The Chip

Barcelona is AMD's first quad-core processor, featuring four cores on a single 65nm die. Unlike Intel's quad-core Kentsfield, Barcelona is not made up of two dual core die, which is why AMD calls it a "native" quad core solution. Although there is a technical performance advantage to AMD's approach, we're unsure if it's something that will be visible in real world testing.

Built on AMD's 65nm process, Barcelona is a more complex design than the K8 requiring a total of 11 metal layers compared to 9 for K8 and 8 for Core 2. AMD has required more metal layers at the same process generation than Intel in previous years, so Barcelona is not unique. Additional metal layers make manufacturing a bit more complicated, but there are no significant downsides to the end user.


With four cores and an optional 2MB of L3 cache on-die, Barcelona weighs in at 463 million transistors. At 463 million transistors, Barcelona is 119 million transistors shy of Kentsfield's 582M count. The lower transistor count boils down to a lack of cache; each Barcelona core has a 128KB L1 cache and a 512KB L2 cache, with all four cores sharing a 2MB L3 cache, for a total of 4.5MB of cache on-die. Each of the two die that compose a single Kentsfield have two cores, each core with its own 64KB L1 and a shared 4MB L2. A single Kentsfield chip has a total of 8.25MB of cache on-die, over 80% more than Barcelona, thus explaining the 25.6% increase in transistor count.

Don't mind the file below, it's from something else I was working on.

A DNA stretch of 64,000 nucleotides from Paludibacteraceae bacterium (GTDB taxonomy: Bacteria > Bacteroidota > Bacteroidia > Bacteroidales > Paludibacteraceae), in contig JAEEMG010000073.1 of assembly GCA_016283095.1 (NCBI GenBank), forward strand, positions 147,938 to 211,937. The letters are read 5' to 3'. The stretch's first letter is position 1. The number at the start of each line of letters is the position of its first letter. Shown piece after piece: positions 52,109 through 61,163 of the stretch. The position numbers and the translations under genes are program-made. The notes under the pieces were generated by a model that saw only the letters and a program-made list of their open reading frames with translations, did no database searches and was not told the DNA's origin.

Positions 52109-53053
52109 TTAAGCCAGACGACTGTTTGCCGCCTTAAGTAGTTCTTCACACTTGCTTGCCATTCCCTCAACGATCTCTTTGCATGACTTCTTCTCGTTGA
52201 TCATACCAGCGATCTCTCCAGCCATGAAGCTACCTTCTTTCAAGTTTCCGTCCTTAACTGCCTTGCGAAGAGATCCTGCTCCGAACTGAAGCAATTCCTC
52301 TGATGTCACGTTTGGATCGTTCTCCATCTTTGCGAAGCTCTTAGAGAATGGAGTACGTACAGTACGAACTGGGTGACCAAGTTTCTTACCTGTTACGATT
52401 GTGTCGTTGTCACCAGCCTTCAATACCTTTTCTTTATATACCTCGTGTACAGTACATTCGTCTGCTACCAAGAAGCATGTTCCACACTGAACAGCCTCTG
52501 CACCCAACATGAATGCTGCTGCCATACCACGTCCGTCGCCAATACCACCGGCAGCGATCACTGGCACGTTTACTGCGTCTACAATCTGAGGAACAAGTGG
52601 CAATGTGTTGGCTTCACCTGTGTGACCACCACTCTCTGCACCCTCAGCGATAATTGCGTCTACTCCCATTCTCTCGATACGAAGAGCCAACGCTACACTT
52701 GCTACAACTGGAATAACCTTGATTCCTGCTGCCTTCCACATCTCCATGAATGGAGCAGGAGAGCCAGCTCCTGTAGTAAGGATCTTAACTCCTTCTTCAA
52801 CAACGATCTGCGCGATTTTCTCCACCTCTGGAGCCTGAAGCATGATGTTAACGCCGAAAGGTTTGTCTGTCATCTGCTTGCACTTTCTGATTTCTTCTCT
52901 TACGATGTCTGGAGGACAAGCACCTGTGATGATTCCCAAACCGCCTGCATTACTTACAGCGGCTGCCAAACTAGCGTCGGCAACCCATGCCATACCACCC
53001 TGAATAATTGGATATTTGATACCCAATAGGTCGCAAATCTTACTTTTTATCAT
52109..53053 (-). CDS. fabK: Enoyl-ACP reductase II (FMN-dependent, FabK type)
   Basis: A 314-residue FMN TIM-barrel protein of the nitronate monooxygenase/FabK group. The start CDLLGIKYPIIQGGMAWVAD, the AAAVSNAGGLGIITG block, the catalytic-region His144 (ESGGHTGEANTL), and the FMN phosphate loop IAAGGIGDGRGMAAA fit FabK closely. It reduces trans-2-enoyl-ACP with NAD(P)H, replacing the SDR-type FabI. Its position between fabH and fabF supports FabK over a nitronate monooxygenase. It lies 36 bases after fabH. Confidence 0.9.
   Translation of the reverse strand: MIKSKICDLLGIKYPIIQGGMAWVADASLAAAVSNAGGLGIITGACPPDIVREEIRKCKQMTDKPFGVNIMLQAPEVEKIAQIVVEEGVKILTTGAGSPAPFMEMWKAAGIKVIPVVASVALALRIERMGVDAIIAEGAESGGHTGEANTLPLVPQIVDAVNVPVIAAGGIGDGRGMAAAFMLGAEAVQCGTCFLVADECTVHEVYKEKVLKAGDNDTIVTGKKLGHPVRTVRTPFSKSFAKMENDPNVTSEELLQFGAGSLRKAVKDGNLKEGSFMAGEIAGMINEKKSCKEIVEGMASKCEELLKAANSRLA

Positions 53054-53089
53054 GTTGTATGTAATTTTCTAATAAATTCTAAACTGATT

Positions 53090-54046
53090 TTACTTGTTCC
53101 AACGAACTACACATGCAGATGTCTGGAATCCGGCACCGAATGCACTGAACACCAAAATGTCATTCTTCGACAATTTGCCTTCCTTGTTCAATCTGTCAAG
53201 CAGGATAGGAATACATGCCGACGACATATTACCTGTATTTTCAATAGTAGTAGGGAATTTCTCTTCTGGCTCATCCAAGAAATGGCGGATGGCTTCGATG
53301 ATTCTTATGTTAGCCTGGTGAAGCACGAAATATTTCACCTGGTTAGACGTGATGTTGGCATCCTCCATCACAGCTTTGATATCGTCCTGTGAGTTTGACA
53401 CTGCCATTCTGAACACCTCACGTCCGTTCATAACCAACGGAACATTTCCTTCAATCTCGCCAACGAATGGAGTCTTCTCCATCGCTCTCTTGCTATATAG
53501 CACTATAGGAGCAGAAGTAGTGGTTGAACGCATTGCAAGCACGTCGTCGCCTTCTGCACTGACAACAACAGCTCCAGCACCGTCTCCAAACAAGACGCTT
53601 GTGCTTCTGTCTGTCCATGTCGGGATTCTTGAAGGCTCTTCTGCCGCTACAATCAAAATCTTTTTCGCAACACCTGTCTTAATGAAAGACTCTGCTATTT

However, Barcelona is far more than a quad-core K8 with an L3 cache. We estimate the number of non-cache transistors in a dual-core Athlon 64 X2 to be approximately 94M, and the Barcelona core is around 247M; even doubling the dual-core K8 figure won't get you close to Barcelona. Note that simply doubling the 94M number also isn't an accurate comparison as Barcelona only features a single on-die Northbridge. In essence, there are more than 60M additional transistors (or more than 15M per core) that went into architectural enhancements outside of more cores and cache in Barcelona.

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  • Amiteriver - Tuesday, March 27, 2007 - link

    Sounds groooovy
    Now lets just hope they have something good to plug it into.
    Reply
  • trisweb2 - Friday, March 16, 2007 - link

    I just want to say how refreshing it is to read an article written by Anand. He is a master of the English language; he perfectly communicates and explains every technical detail and I come away with a better understanding of whatever he's talking about.

    Thank you, Anand, for being a good writer!
    Reply
  • MrWizard6600 - Thursday, March 22, 2007 - link

    I Agree, Outstanding.

    No other site I know of gives nearly as many in depth details, and while ill admit my knowlage of some of the terms is sketchy, I got through that one with a good understanding.

    Sounds like AMD has something to fight Core 2 against.

    I do have one criticism:
    I would have loved to have heard what Intels equivilent to all of AMDs technologies would be, mind you this criticism corrects it self toward the end of the artical.